Do Happier People Work Harder? I Think So


Thanks to Andrew Bishop for posting a link to this article the other day. The New York Times had an article on Sunday titled, “Do Happier People Work Harder?” I think the answer, clearly, is yes.

The outlook from a survey is bleak:

People of all ages, and across income levels, are unhappy with their supervisors, apathetic about their organizations and detached from what they do. And there's no reason to think things will soon improve.

The following seems like an obvious finding:

Employees are far more likely to have new ideas on days when they feel happier.

People feel happy when they are making progress on their work, when they are doing work that is meaningful, and when they have supportive managers and leaders.

Managers can help ensure that people are happily engaged at work. Doing so isn't expensive. Workers' well-being depends, in large part, on managers' ability and willingness to facilitate workers' accomplishments — by removing obstacles, providing help and acknowledging strong effort.

That sounds like a model of Lean leadership to me.

Again, from the article:

 Of the seven companies we studied, just one had managers who consistently supplied the catalysts — worker autonomy, sufficient resources and learning from problems — that enabled progress. Not coincidentally, that company was the only one to achieve a technological breakthrough in the months we studied it.

A final thought from the article:

Work should ennoble, not kill, the human spirit. Promoting workers' well-being isn't just ethical; it makes economic sense.

I don't know what I can add. It's a piece well worth reading and reflecting upon. Dr. Deming used to show a chart to show how intrinsic motivation would only go DOWN over time, as people were mismanaged or had their spirits crushed by organizations. Do you see Lean leadership models, including servant leadership, and the management of “kaizen” or continuous improvement having a positive impact?

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Mark Graban
Mark Graban is an internationally-recognized consultant, author, and professional speaker, and podcaster with experience in healthcare, manufacturing, and startups. Mark's new book is The Mistakes That Make Us: Cultivating a Culture of Learning and Innovation. He is also the author of Measures of Success: React Less, Lead Better, Improve More, the Shingo Award-winning books Lean Hospitals and Healthcare Kaizen, and the anthology Practicing Lean. Mark is also a Senior Advisor to the technology company KaiNexus.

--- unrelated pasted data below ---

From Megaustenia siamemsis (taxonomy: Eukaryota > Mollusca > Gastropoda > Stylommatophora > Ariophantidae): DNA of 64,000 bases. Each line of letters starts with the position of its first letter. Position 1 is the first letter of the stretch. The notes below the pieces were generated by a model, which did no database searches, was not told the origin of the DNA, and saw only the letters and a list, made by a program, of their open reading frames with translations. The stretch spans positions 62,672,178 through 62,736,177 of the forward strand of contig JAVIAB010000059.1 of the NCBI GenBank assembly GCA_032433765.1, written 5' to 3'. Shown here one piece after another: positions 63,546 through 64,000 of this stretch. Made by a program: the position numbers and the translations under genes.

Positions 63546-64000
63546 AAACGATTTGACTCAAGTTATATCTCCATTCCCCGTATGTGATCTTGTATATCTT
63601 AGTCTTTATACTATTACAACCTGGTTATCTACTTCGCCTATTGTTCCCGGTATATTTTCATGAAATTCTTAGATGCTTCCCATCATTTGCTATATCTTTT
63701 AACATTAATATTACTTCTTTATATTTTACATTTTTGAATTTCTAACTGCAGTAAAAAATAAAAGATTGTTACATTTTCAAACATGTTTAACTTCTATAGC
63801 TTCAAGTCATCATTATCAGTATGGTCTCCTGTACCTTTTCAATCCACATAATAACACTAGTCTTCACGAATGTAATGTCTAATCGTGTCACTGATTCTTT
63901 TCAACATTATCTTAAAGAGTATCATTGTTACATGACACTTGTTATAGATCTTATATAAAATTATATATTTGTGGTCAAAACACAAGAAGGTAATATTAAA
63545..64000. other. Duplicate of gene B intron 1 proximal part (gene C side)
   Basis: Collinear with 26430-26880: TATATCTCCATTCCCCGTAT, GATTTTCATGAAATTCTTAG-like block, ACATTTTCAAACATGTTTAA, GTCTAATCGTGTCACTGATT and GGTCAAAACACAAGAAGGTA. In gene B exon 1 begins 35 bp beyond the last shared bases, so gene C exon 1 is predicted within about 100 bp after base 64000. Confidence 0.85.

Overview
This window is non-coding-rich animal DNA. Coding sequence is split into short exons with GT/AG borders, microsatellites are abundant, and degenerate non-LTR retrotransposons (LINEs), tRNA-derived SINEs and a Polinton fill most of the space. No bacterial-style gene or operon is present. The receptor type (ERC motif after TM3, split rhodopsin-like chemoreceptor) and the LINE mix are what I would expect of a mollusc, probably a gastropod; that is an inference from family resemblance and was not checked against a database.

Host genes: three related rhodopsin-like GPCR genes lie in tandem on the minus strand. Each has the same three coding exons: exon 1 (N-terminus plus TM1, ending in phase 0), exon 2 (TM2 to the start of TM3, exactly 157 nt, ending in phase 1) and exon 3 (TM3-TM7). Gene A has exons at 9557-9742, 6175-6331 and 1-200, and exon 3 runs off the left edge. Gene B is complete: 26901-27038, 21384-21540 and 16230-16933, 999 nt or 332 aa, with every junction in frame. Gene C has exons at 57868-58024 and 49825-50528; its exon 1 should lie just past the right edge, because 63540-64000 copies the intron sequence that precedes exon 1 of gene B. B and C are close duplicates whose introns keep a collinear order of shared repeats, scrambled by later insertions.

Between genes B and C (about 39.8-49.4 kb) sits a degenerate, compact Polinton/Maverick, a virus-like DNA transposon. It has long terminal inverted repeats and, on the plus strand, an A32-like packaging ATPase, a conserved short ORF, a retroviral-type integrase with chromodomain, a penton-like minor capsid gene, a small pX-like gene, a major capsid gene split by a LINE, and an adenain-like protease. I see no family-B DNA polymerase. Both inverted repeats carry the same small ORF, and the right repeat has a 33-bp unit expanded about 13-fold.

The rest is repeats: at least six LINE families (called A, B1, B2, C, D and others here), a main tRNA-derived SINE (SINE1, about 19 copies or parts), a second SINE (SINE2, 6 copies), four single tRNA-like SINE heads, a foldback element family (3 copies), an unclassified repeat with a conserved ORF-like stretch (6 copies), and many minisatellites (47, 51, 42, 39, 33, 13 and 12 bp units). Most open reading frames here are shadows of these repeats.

1. Are people happier because they work harder, or do they work harder because they are happier? Maybe it’s synergy between the two.

    • I think working hard on things that are personally meaningful makes you happy. Just shoveling rocks isn’t likely to make one happy, unless the leader can help articulate the purpose and meaning… as the story goes about are you just breaking rocks or are you building a cathedral?

      • While in short, I agree… happier people work harder, I cannot but think of something I remember from M. Csikszentmihalyi work on Flow and creativity… most people that are in a state of “flow” and highly creative and productive have no thought of whether they are happy or not… it is only on reflection after the fact that they state that they must have felt happy (and in many cases, simply cannot recall their emotional state). In the moment they are absorbed or fully engaged in what they are doing. Based on that, we may be wrong to focus on creating “happy” workplace; but, rather focus on creating the context for Flow and creativity. That most people may feel happy after the fact is simply a bonus.

  2. I was going to respond with a quote from Peopleware or The Fifth Discipline; but, instead: yes!

    In mountaineering and disaster response, a few simple concepts are ground into the minds of everyone participating. The one I like to provide managers is: STAR = Stop. Take a breath. Assess. React. It’s so easy for people to remain on autopilot as everything comes crashing down, ever wondering at why they can’t abate the fall.

    To a large degree, introspection is the key. Having the ability to take a moment and step outside of an individual perception (mental model, schema, etc.) and truthfully and honestly evaluate what is being done, how well it is being done, how important it is, and how it relates to everything else.

    Yet, even in psychology, this ability is rare for an individual to have. Maybe we need to have more managers and executives undergo psychotherapy with a healthy mix of mindfulness practice from Eastern psychology? :) I’m all for it!

  3. Glad you’re focusing on this critical issue, Mark. It’s very important research that we all should pay attention to and follow. It supports Dan Pink’s work in two ways: first, what Dan writes about motivation that Andrew Bishop mentioned and second, Dan’s lament that there’s such a big disconnect between what science knows and business does. At least the lean community and lean managers seem more enlightened than others!


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